Then, Kona went in for revenge.

Monday, April 12, 2010

Weekend Storm and Nose Work

A stormed loomed all weekend, giving me and Kona two cool days of overcast running.
The rain didn't come until late last night, and blew East by the time we headed to the trail this morning, leaving us with clear skies.

Despite a weekend of activity, Kona bounded with energy.
On the Training Front
Yesterday, Kona started her level II Nose Work class. In the last series, Kona practiced sniffing out treats and then learned how to find a specific odor.

This class is different from other classes we have taken because the dogs work one at a time and leave the building in between turns. This means that Kona spends a good deal of time in the car by herself and has to walk across the parking lot several times. (Kona finds parking lots especially scary.)

I gave Kona a dose of Rescue Remedy before we left and put lavender on a bandanna to leave in the car to help relax her while she waited.

When we arrived, Kona shook and whined. By the time I went back to the car to get her for her first turn, she had stopped shaking and was laying down "normal" in her crate. (Kona lays down in her crate when she's scared, but she'll make herself into a tiny ball in the very back of the crate.)

Kona worked without a problem. She wasn't bothered by the other people in the room and even did fine during an off leash search where the odor was hidden among turned over chairs, cones and other odd items. Her pupils were huge and she slinked around a bit, but for Kona Dog, that wasn't too bad.

So far, so good with this class. I think we start vehicle searches in this level, which should be interesting with Kona's parking lot fear. It could either be really helpful for Kona or just not work. We'll see!

Thursday, April 8, 2010

Long Run and Burn Aftermath

For days I've told myself, "Today, I'll take Kona above the Peak." Our steep run to the Peak really isn't the peak of the mountain. I often look to the higher ridge line and wonder what the view would be like from that vantage point. We found out today.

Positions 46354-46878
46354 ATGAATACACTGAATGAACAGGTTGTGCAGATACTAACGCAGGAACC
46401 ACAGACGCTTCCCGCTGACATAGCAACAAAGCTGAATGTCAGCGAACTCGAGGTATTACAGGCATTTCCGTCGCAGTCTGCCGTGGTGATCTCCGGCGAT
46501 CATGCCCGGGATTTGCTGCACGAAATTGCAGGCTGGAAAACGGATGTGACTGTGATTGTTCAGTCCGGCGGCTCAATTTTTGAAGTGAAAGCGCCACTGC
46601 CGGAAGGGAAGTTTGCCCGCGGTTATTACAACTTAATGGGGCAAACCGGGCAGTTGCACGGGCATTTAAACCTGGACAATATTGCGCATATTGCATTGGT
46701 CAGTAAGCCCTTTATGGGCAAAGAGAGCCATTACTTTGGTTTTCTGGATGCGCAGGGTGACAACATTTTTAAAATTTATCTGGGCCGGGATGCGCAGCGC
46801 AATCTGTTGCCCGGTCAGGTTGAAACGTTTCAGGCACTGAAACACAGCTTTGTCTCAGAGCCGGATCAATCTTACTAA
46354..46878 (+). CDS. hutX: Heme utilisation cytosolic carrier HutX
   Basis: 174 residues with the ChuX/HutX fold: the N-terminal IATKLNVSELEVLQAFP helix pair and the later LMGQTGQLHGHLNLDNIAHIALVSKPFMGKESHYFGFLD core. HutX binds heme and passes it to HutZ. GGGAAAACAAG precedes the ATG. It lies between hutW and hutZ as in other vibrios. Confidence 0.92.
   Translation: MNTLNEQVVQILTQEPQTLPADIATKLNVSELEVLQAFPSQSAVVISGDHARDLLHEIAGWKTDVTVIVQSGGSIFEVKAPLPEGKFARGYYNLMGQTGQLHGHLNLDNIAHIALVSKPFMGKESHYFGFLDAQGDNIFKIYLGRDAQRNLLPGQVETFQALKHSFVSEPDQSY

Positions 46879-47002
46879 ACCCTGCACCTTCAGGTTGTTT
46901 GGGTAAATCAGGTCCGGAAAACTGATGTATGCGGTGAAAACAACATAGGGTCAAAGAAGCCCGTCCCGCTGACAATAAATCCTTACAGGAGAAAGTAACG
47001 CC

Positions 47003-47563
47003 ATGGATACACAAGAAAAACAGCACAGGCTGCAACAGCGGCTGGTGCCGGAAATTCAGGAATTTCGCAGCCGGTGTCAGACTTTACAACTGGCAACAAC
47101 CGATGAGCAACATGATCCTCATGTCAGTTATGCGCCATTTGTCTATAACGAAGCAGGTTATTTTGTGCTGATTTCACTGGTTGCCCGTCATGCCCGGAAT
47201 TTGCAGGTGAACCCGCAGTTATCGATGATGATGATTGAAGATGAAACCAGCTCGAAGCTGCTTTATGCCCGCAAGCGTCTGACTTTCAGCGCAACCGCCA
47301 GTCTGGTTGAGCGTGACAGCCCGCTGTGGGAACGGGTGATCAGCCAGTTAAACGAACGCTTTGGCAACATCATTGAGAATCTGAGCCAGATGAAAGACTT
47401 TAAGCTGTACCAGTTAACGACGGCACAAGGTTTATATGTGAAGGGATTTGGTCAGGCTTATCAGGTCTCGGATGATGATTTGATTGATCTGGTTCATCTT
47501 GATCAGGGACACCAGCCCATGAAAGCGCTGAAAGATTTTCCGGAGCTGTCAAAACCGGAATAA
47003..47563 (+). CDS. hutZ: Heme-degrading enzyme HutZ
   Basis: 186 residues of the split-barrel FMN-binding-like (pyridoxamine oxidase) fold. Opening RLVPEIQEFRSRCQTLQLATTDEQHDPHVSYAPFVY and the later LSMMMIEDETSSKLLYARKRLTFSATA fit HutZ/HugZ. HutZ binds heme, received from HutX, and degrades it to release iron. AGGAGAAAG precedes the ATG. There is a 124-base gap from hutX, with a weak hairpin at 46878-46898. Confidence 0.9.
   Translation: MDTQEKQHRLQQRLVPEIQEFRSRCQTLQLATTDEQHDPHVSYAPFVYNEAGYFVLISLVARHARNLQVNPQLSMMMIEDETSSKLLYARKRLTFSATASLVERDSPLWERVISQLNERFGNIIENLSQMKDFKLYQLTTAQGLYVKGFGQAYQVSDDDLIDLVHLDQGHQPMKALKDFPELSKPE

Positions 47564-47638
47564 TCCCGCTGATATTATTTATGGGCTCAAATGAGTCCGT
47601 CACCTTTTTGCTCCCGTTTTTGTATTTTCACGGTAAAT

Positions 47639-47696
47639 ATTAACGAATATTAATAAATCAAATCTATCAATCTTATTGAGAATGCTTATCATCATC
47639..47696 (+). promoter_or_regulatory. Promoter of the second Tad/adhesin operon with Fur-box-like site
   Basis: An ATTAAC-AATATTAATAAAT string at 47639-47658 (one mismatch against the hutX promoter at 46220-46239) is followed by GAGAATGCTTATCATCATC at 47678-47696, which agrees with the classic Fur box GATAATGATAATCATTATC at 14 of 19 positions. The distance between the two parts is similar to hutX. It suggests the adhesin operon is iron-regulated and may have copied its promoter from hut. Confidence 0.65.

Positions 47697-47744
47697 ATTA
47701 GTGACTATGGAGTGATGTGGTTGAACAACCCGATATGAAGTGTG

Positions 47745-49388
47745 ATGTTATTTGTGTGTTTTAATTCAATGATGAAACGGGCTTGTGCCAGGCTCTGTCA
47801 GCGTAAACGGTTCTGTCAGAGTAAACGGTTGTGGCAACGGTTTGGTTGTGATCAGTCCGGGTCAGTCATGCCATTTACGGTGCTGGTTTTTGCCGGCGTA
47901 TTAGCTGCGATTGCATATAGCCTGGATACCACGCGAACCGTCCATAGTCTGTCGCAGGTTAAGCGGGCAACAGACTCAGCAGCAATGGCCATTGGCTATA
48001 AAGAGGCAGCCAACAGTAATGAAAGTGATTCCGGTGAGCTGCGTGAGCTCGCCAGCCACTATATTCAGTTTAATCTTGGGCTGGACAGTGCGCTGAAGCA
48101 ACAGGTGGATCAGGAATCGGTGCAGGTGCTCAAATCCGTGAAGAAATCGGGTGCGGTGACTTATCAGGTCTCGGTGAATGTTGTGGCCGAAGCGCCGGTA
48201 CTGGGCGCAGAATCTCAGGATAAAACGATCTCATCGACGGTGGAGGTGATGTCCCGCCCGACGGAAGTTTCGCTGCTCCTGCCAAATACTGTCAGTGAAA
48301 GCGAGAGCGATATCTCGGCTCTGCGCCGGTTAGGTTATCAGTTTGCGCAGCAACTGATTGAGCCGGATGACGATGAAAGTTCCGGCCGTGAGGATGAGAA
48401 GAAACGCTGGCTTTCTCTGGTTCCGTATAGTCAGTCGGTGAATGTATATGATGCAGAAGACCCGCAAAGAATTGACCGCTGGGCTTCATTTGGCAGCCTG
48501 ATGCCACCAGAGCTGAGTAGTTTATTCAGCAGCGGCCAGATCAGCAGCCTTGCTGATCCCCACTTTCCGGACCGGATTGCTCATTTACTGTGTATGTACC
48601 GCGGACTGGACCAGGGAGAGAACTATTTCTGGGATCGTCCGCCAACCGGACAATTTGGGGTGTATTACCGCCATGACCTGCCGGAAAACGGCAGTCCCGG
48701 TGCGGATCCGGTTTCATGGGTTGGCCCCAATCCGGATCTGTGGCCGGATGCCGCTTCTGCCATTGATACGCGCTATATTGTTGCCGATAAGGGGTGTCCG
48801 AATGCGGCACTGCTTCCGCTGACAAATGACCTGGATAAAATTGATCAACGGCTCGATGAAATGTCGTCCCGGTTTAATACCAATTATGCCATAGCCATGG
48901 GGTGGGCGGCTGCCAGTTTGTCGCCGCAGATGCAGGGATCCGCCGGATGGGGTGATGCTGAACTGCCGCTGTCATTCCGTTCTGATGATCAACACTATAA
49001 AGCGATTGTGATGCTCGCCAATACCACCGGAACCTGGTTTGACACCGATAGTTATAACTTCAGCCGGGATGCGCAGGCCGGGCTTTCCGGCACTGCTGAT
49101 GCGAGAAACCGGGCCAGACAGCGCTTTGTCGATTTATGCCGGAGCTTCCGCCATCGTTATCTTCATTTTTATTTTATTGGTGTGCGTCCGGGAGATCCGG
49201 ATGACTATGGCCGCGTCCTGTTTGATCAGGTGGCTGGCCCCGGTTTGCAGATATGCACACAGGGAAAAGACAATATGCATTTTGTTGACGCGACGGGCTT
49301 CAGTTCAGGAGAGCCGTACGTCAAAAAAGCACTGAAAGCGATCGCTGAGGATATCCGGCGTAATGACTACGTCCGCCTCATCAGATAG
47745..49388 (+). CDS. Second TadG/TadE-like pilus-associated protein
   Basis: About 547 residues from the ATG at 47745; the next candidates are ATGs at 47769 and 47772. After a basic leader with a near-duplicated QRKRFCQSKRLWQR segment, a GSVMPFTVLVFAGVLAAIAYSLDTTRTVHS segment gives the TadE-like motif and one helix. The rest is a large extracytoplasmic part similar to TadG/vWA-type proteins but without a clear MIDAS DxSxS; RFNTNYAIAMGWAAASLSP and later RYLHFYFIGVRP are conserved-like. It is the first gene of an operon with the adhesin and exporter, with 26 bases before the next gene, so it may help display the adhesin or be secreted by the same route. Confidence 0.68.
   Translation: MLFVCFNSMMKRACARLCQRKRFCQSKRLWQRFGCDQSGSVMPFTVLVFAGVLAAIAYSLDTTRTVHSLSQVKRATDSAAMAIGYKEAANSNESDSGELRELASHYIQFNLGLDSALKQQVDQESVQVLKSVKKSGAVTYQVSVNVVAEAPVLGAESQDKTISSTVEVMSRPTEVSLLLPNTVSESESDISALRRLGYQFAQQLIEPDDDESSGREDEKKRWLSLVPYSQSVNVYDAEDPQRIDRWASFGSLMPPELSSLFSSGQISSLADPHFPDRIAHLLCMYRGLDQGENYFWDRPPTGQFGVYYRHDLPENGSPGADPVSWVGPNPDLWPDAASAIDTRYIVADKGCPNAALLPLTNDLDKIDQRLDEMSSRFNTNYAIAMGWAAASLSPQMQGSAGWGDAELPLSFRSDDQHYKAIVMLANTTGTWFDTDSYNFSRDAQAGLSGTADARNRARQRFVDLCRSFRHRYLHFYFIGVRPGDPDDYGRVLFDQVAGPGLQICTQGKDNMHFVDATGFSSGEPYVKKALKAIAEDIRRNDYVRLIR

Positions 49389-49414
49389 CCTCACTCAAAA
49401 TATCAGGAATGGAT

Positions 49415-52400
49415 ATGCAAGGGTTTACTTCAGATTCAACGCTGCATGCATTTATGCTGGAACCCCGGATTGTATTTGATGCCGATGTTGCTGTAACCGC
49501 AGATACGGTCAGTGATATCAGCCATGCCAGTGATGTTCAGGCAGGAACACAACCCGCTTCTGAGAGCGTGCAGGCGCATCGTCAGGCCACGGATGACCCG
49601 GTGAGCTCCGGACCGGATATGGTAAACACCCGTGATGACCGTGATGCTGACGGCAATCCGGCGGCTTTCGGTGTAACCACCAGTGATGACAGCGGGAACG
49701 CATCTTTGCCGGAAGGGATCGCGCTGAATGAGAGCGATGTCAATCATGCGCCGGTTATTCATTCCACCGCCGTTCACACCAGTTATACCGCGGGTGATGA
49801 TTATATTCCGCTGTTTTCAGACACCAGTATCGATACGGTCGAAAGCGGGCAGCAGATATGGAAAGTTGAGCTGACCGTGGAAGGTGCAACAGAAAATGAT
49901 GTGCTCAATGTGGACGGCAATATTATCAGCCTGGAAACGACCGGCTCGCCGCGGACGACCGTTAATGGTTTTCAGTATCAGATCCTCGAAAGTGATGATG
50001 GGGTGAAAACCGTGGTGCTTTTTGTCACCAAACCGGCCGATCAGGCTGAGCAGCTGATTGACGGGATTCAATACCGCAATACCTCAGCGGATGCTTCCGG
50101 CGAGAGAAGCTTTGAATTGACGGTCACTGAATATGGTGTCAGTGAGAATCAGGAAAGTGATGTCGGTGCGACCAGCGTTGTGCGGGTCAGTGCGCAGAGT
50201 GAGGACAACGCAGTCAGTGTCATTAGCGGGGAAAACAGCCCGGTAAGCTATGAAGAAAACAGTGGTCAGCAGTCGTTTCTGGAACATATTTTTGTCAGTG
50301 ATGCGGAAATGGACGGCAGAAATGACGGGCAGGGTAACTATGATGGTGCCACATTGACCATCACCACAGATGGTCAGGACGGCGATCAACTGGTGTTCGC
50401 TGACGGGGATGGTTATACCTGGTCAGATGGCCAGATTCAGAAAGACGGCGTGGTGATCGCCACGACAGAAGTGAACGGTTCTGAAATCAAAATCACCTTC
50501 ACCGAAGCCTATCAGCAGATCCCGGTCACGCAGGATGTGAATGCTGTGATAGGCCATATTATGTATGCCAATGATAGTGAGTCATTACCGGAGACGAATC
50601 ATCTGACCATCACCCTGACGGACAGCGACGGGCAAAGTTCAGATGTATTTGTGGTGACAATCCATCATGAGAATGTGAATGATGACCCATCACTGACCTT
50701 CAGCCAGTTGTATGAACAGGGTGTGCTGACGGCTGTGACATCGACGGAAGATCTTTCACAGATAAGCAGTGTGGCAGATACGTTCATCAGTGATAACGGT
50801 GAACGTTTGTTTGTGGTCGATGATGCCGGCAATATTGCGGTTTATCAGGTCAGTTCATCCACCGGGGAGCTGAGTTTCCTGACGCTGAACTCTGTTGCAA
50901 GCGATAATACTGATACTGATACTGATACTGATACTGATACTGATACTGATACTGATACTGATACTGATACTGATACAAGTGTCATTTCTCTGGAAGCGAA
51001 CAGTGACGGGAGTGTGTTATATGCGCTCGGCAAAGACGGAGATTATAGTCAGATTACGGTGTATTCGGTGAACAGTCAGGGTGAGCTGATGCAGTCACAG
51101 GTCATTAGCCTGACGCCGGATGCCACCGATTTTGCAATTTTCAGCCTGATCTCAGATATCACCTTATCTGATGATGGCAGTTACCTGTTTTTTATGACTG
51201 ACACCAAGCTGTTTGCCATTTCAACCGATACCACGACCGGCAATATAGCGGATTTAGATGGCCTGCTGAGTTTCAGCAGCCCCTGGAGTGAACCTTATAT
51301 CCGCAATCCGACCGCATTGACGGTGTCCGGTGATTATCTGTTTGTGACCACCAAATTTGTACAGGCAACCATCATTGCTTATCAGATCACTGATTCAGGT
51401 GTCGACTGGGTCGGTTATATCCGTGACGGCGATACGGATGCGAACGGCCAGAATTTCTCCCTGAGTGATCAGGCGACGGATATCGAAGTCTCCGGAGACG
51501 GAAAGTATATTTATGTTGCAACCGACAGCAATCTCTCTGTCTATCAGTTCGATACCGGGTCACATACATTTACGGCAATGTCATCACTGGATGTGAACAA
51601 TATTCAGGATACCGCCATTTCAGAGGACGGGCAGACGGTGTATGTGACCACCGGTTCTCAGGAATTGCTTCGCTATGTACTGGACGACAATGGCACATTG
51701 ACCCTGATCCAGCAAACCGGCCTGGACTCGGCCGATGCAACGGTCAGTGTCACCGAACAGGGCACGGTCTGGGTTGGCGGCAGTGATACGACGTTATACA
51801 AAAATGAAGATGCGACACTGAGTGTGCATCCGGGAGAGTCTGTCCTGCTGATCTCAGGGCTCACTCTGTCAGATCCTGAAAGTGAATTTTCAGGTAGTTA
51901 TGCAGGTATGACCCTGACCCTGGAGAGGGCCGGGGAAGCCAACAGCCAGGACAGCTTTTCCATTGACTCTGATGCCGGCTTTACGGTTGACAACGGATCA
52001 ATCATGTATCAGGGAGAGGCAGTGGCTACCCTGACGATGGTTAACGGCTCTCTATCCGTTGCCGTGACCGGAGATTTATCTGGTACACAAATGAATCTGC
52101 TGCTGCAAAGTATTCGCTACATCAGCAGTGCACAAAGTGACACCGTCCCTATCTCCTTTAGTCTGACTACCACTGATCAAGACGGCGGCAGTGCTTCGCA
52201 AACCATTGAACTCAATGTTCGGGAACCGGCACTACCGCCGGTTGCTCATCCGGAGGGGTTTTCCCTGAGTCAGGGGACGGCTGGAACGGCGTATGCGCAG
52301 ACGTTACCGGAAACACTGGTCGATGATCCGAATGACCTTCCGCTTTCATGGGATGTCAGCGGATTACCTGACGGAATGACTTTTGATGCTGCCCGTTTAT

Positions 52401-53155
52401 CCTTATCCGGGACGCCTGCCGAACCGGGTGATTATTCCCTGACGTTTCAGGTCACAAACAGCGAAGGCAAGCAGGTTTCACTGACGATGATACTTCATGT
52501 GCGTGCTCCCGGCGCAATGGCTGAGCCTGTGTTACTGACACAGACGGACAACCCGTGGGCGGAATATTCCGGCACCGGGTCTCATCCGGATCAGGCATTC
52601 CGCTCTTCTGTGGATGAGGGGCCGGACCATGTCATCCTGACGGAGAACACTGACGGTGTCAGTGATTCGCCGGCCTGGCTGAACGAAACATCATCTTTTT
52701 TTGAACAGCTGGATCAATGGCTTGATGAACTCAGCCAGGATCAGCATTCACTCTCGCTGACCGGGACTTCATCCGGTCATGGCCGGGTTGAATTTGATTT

The weather called for another day of 80 degrees, so I left the house in a t-shirt. I was glad I did. We started at the trailhead at 6:30AM, and the sun already shined brightly. I felt strong during our climb to the Peak. Kona never explores as much on singletrack trails, but she still took plenty of sniff stops. Whenever I stopped, she stood on alert.
We passed several parties on the way up. I don't know if it's the season that's brought more people to the trails, or if people are still off on their spring holiday. Kona never seems bothered by activity on the trail on the way up (coming down is another story).

I was surprised how relaxed my body felt after we reached the Peak. I stopped to try to give Kona water. Kona is often either too distracted or too anxious to drink. I was worried about continuing if I couldn't get liquid in her. She took a couple links from my water bottle and went back to high alert.
We took off up the trail. I'm always nervous when I take to a trail for the first time. Our path was rocky and narrow at points. Not long after we left familiar territory, we came up to wall of loose rock and boulders. The wall sandwiched us with the canyon below. When we rounded a corner so the wall sat up against the trail, Kona froze.

I stopped running to see what caught Kona's attention. I didn't see anything, but decided to slow to a walk. Kona would take a few steps, then freeze again, sniffing the air. I wasn't into the rock wall to begin with, now I really didn't like it.

I was glad when we moved through that stretch of trail, though Kona stayed on high alert for the rest of our ascent.
We crested the ridge and looked towards the mountains to the North. The landscape was barren.
This was part of the forest that burned last fall. Today was the first time I've seen the burn area up close. My heart sank. Our forest needs fire to keep its ecosystem healthy, but it needs surface fire. This was not a surface fire.
As I walked around, I was surprised by the lack of new growth, despite a good season of rain. It soon hit home that never in my lifetime will I see our forest like it was last year. While I'm sure the chaparral will begin to grow over several years, I don't know if I'll ever see a sycamore or oak tree in these canyons, or smell a Jeffrey pine on a high ridge.